‘It was either him or us. Would you have let him live and have all of us killed, including Sonia?’

‘There should have been another way out. You can’t just shoot down an unarmed person like that. Are we going to the station house to get a team together, raid the clinic?’

‘We need to pick up some weapons at the station house. As for getting a team together, we have a team already-us.’

‘Why can’t we get some help, make a big raid, swoop down on these guys.’

‘It’s not in my district, that’s why. You can’t just run across town, raid a place that’s under some other precinct’s protection.’

‘Can’t you call them for help?’

‘Sure, and find an empty store when we get there. We need to do this unofficially.’

‘I’ve been thinking that there’s something wrong with this whole set up. The transplant thing. If Johnny Wou is so rich and has everything going for him; why bother to kidnap people. He’s going to get caught if he keeps on taking these chances.’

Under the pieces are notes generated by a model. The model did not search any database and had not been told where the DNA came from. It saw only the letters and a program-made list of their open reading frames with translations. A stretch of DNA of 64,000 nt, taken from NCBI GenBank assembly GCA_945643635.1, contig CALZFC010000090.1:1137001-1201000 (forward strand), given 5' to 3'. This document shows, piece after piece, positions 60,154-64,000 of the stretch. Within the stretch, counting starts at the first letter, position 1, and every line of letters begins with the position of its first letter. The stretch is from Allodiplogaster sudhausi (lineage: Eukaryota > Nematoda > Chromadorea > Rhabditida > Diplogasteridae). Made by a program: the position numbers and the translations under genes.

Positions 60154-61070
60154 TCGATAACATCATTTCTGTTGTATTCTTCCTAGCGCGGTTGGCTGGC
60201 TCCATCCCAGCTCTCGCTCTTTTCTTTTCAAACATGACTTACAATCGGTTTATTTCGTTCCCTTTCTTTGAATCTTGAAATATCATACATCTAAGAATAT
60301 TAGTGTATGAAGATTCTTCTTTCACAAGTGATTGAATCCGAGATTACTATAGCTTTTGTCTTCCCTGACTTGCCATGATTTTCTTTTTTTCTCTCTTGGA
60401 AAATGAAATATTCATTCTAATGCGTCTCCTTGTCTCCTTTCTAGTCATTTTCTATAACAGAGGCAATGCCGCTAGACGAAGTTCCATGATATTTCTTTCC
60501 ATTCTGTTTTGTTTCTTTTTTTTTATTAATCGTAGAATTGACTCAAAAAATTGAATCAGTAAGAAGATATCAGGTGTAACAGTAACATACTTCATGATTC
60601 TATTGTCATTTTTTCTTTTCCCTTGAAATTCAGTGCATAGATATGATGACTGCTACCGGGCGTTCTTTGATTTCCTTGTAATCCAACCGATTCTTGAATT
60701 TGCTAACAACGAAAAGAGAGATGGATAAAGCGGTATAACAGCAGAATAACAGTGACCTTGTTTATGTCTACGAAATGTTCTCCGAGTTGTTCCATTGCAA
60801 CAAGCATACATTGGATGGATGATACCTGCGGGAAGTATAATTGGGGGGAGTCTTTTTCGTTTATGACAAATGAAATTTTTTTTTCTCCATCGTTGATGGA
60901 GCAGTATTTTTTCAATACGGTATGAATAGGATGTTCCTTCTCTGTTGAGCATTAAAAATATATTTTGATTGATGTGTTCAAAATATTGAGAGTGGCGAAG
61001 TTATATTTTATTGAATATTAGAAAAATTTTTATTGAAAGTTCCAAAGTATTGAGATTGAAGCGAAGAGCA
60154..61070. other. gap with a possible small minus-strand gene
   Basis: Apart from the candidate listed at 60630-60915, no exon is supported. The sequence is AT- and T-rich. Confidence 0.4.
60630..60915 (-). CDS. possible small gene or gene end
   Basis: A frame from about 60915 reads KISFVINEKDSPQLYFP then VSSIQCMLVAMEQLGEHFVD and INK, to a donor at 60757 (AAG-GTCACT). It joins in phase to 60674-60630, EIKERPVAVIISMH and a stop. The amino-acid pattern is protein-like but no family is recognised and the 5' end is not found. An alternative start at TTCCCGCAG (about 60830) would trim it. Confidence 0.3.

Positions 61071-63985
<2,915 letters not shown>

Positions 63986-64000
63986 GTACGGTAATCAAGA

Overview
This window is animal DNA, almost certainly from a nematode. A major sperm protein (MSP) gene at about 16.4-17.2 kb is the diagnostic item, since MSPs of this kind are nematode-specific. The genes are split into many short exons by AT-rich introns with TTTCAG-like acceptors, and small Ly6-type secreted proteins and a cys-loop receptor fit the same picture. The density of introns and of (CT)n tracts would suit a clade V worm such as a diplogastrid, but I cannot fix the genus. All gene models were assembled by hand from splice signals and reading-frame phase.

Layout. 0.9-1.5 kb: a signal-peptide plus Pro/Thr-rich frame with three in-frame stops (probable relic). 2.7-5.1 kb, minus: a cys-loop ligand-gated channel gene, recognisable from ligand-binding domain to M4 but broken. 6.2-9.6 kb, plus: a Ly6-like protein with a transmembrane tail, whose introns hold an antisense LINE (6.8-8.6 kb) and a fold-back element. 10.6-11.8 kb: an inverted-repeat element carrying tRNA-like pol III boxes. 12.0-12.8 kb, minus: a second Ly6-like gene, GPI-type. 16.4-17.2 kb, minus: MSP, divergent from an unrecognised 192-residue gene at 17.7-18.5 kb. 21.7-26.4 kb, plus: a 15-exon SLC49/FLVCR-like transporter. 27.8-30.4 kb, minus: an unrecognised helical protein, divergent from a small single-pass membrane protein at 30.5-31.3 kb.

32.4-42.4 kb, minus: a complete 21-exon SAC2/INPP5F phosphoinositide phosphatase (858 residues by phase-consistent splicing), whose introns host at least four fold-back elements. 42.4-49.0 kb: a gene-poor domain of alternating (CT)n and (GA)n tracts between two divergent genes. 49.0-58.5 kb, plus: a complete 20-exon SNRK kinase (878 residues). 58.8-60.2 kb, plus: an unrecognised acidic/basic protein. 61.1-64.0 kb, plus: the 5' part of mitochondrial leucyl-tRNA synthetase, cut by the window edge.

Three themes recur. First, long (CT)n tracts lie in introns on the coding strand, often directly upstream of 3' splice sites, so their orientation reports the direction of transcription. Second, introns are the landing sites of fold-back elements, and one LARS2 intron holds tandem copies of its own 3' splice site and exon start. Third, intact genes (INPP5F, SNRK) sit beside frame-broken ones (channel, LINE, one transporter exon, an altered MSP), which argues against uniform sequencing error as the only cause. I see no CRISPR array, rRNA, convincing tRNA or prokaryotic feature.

‘I don’t know why. It probably sounds like a good deal to him and besides, like the doctor said, there’s plenty of money in it.’

The limousine stopped alongside a large two-story stone and cement building. They walked up the stairs and went inside. There were uniformed officers and civilians milling around in the lobby. An old wood desk with an officer sitting behind it was right in front. The officer wore a tight fitting brown shirt with a white round-necked T-shirt underneath. He had assorted ribbons on his chest with some silver insignias and had a revolver on his hip in a black leather holster. Jip waved as he and Rick passed and walked down the hallway to his office.

It was a small plain room with a desk, two chairs, a few filing cabinets and an old computer. Jip glanced at the stack of papers on his desk and one caught his eye. There was a phone message from the desk sergeant that said call the art dealer and a phone number. Jip jabbed in the number and held the phone to his ear. The phone connected.

‘Captain Jipthep here. Do you have anything for me?’

‘Only that you were right. There are lots of people dropping dead. It’s all very hush-hush. Any attempts of investigation have been curtailed. I’m afraid that’s all I’ve been able to find out. Not much I’m afraid.’